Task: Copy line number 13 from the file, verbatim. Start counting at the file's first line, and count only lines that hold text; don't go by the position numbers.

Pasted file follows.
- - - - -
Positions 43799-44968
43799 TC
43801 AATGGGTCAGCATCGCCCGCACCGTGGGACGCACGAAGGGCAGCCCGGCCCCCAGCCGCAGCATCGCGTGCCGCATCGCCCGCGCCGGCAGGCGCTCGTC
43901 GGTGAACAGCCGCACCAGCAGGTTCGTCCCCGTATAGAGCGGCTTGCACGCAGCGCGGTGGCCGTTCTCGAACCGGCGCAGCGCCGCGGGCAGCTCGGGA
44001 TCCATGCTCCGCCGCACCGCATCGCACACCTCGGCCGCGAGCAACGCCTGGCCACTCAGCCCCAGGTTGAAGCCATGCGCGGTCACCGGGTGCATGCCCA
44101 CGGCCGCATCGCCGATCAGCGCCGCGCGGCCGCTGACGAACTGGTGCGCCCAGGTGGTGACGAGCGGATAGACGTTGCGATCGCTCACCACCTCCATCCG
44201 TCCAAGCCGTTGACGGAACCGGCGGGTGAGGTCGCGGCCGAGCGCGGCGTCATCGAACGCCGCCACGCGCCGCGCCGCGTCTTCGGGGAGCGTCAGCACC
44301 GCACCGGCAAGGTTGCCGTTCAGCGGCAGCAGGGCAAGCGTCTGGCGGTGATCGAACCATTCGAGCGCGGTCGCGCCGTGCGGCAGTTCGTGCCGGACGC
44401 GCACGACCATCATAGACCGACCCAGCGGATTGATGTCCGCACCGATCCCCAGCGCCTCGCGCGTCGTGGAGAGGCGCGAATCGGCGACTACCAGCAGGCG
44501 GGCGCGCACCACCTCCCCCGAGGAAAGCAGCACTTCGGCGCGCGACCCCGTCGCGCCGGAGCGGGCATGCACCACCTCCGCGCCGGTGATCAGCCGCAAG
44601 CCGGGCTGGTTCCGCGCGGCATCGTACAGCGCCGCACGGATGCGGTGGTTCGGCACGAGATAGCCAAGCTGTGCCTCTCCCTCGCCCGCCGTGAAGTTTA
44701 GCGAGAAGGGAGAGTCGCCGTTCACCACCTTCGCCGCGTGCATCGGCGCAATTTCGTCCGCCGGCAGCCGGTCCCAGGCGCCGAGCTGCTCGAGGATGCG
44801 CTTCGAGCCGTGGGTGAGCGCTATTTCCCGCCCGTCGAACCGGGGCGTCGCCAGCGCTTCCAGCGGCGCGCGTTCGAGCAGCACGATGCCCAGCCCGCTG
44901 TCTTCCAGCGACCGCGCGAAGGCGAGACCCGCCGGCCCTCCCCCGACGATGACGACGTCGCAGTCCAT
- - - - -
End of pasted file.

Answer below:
44801 CTTCGAGCCGTGGGTGAGCGCTATTTCCCGCCCGTCGAACCGGGGCGTCGCCAGCGCTTCCAGCGGCGCGCGTTCGAGCAGCACGATGCCCAGCCCGCTG